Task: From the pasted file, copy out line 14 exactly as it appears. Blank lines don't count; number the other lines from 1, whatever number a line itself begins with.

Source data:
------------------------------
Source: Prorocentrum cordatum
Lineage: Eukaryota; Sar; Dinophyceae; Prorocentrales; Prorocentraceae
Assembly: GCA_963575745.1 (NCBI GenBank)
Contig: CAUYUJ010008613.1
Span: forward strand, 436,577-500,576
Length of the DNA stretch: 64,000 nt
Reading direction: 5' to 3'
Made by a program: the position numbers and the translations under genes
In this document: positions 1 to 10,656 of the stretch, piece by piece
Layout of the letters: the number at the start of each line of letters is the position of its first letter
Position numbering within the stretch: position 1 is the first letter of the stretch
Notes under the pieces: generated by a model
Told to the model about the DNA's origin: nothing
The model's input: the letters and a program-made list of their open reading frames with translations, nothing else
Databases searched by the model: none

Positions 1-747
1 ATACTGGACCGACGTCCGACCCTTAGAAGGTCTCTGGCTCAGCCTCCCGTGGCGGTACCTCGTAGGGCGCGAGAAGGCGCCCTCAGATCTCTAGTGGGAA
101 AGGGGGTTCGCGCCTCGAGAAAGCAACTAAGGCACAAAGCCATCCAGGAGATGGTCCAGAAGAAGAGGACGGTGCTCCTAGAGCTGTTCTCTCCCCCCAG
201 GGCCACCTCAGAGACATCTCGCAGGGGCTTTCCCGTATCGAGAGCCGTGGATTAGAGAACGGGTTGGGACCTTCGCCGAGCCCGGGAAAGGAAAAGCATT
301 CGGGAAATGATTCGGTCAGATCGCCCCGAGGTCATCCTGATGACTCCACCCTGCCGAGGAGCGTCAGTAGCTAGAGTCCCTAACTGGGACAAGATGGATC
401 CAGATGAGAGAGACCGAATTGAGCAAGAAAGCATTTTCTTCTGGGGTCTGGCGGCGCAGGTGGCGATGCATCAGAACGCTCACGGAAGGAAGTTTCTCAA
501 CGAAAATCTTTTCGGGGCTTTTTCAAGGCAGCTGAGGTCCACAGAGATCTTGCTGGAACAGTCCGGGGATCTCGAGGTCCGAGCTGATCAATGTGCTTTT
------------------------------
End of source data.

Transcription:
The model's input: the letters and a program-made list of their open reading frames with translations, nothing else